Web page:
I used to think everything about tax was boring.
Over the last decade I have been proved wrong time and time again. At law school I was never keen on numbers and often,and still think sometimes,that since every number can be expressed in words, who needs them!
Then I discovered international tax. As a specialised area of public international law it is quite divorced from the number crunching that every revenue law class seemed to suggest. As a fabulous bonus, international tax is centred on the negotiation and interpretation of tax treaties as well as the articulation of the policy than informs their content and the defence of their use.
All of this is right up my street!
For over a decade I been leading a team of tax treaty negotiators and have successfully negotiated just over 20 agreements…and counting.I have also been quite fortunate in being able to participate in high level national, regional and international dialogue on matters of public and private policy related to international tax, specifically tax havens, offshore financial centres, tax avoidance, tax evasion and the changing global rules and regulations governing tax competition and the regulation of international business and financial services.
This appeals to the advocate in me, and satisfies my penchant for defending those that are least able to do so for themselves.
I am passionate about my work.
International tax and in particular tax treaty negotiation and policy setting is a specialised area and have gratefully embraced the several opportunities I have been afforded to authored dozens articles on the policy and practice of international tax; and what I like to refer to as tax diplomacy. I quite enjoy writing and defending policies that reinforce the imperative of a ‘level playing field’ for all countries engaged in the legitimate and responsible trade in financial services.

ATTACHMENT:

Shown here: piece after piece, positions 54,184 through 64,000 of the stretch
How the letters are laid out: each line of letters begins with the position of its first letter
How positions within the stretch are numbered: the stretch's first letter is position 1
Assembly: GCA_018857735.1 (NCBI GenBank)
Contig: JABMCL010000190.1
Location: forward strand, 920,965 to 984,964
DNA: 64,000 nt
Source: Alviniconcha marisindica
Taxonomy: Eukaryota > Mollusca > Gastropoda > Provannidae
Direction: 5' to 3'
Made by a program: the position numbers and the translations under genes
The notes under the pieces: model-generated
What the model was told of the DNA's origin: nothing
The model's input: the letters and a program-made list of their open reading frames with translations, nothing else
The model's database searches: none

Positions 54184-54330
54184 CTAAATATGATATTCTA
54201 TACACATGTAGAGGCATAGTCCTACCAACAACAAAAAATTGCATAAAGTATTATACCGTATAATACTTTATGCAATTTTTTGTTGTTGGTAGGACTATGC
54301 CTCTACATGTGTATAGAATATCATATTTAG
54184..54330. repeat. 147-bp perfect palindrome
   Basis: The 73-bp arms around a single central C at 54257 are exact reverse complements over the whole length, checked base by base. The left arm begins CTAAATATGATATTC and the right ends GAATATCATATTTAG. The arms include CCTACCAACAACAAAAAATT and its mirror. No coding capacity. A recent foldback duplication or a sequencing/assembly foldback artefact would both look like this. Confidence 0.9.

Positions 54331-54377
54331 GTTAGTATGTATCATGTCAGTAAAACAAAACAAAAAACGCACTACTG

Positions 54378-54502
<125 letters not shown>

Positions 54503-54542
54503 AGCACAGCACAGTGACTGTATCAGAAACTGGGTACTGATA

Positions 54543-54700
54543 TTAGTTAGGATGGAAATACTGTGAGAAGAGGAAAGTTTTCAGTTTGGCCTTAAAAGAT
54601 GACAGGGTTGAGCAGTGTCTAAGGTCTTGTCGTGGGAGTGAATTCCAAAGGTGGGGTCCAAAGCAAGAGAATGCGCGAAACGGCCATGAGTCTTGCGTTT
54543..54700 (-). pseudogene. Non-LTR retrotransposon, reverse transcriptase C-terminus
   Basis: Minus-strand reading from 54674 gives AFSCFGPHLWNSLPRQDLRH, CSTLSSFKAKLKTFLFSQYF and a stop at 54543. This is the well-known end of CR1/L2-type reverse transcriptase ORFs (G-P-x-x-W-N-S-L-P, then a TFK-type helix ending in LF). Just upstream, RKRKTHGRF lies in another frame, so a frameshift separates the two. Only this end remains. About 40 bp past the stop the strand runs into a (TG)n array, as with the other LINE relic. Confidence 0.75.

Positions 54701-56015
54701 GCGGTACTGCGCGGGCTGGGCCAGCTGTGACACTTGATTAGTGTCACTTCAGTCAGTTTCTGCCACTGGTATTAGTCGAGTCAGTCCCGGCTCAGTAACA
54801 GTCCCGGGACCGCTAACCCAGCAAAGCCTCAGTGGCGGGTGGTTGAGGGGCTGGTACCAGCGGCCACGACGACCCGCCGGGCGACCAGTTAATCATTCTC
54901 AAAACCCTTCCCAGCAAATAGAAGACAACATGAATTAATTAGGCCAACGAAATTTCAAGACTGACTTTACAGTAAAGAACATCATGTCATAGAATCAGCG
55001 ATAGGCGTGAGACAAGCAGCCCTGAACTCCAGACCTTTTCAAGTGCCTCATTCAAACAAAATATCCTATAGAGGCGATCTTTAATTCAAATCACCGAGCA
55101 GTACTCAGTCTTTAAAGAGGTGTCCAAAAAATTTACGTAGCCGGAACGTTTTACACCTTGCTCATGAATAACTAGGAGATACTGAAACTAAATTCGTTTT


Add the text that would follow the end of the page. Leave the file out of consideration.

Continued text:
Since the OECD’s first attempt to characterise tax competition, outside the EU, as ‘harmful’ the number of lobbies whose agenda is to reinforce the cartel of international financial services that existed before banking and other financial services became more competitive largely; because professionals with this expertise deliberately set out to find jurisdictions that were interested in offering legitimate, innovative services in a top class business infrastructure, has mushroomed.
In a nutshell the refusal of some to tackle tax reform in the source countries for investment has led to its outsourcing to countries with a more transparent simplified and yes, competitive tax profile. This is however not all that offshore financial centres offer because they know that business thrives on stability, predictability, connectivity and the ready supply of proven ability which they provide ‘in spades’.
Not every financial centre, offshore or onshore, is above reproof in how they attract business. Indeed so notorious have some small island and landlocked principalities become that their names have become synonymous with ‘dirty money’. This is however changing but some will say in private that they still like the free publicity, firmly of the view that any publicity,even bad publicity, is good publicity.